50 Under 50 – Part II

The second recap in my resolution to watch 50 movies made before 1950 in 2018 [see Part I]. I’m still a little behind if I want to hit 50, but I’ve got plenty of time to make up the shortfall. This time around, I continue to hit obscurities, but have also peppered in some genuine classics:

  • The Thin Man (1934) – Adapted from a Dashiell Hammett novel, the story revolves around Nick and Nora Charles. Nick is a former detective who married up to Nora, a wealthy socialite. They generally spend their time drinking in speakeasies and throwing parties in their hotel. Nick is drawn into a murder mystery and, with Nora’s encouragement, takes on the case as something of a lark. The mystery itself isn’t particularly special, but Nick and Nora sure are. It’s the banter and witty dialogue that sell everything. When Nora asks if Nick has “a type” of woman, he says: “Only you darling, lanky brunettes with wicked jaws.” There are some visual gags too, like the way Nick dangles a hat as a lure. And then there’s Asta, their adorable dog which actually manages to crack the case at one point. The mystery is functional and a good base for the banter and copious amounts of alcohol. A very enjoyable flick, well worth seeking out. There were lots of sequels, which I may need to check out at some point during this little project. ***
  • D.O.A. (1949) – A noir film with a pretty unique premise. A man enters a police station:

    “I’d like to report a murder.”

    “Who was murdered?”

    “I was.”

    It’s a nice hook, isn’t it? The rest plays out in standard noir fashion, with our hero simply attempting to figure out who murdered him (via slow-acting poison, it should be noted) and why. The steps along the way aren’t exactly groundbreaking or anything, but it’s nice to see a non-standard noir premise, even if it’s played out in typical ways. I think my favorite thing about this is that the premise reminds me of the Jason Statham Crank films (and any of a number of other “ticking clock” premised movies). As of right now, it’s on Amazon Prime, and worth a spin for noir fans. **1/2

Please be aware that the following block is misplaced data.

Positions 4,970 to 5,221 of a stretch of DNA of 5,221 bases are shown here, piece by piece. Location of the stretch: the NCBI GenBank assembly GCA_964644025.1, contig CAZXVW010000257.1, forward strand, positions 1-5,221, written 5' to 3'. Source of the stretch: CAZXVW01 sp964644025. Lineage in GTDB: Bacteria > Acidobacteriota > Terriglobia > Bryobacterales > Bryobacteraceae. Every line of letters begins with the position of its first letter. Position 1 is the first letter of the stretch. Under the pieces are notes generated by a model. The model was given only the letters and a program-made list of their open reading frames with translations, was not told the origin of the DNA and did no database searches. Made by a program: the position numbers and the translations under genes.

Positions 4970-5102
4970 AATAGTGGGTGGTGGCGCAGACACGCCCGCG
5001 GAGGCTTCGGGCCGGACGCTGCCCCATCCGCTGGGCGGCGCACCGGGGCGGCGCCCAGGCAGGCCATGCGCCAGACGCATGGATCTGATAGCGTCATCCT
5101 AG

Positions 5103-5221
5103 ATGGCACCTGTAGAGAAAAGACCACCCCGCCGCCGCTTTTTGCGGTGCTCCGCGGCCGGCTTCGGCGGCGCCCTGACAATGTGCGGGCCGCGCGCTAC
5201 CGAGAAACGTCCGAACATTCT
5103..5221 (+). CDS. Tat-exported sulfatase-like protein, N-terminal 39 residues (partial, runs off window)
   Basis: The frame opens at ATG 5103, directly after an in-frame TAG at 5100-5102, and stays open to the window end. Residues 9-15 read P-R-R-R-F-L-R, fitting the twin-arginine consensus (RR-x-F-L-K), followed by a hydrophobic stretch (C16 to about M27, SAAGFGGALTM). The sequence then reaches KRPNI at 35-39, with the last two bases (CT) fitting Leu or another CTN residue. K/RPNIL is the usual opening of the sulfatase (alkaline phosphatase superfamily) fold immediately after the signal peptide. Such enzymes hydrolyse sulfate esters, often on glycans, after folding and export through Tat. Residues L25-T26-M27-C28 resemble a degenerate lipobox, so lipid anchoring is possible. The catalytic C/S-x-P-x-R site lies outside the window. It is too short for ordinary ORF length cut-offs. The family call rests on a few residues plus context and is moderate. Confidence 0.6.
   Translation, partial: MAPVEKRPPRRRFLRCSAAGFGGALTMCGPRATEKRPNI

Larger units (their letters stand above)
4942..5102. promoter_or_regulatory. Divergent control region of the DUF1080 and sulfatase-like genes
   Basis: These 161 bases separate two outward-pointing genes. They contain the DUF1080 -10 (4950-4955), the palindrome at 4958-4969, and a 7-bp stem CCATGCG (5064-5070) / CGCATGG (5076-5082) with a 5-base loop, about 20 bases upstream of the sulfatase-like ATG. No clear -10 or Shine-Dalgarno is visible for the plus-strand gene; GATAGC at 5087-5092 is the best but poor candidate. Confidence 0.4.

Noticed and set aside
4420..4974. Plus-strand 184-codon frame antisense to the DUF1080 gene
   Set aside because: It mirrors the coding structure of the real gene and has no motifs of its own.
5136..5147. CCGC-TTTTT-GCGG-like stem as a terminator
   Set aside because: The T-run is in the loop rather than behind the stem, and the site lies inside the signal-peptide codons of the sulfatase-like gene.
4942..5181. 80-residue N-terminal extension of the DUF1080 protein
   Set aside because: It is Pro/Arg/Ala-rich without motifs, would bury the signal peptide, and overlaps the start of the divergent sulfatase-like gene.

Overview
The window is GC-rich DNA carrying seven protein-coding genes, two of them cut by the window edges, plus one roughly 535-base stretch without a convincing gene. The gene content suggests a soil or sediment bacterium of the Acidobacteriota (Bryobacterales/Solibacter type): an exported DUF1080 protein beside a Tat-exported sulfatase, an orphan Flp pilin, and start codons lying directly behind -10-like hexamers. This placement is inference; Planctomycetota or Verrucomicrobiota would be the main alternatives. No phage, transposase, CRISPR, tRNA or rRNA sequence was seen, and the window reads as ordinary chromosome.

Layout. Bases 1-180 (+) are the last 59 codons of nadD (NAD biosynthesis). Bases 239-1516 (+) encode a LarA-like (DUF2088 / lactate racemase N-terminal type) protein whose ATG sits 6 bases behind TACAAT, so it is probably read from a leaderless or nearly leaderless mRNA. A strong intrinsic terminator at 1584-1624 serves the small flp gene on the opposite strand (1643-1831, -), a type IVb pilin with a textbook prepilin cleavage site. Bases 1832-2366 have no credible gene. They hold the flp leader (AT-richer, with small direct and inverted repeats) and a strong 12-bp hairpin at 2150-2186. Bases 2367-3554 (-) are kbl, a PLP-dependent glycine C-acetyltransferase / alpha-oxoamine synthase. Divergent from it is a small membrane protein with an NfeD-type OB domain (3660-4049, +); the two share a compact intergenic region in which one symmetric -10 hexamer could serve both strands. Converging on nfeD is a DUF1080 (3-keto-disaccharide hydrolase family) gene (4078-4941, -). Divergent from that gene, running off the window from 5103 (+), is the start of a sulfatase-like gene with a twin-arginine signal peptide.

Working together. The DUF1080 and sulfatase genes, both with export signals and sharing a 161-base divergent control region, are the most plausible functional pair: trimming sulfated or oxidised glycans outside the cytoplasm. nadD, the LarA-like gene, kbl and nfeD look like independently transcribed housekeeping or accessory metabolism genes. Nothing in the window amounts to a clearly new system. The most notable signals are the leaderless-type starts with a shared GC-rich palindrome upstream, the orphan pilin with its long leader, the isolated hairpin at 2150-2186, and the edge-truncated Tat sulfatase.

• Paradise Canyon (1935) – Early B-grade John Wayne western about a man who goes undercover in a medicine show to bust a counterfeiting ring. The medicine in question is Dr. Carter’s Famous Indian Remedy, a 90% ABV elixer that would cure lots of things, like having an esophagus. Pretty bog standard stuff, but short and sweet, and diverting enough for what it is. I kept getting struck by various details (such as the aforementioned elixer). They also do this thing where instead of shooting people, they just shoot their horses. Ultimately nothing special, and the transfer that’s floating around on streaming/cable isn’t anything special, but it’s not a complete waste of time. Damning with faint praise, I guess, but here we are. **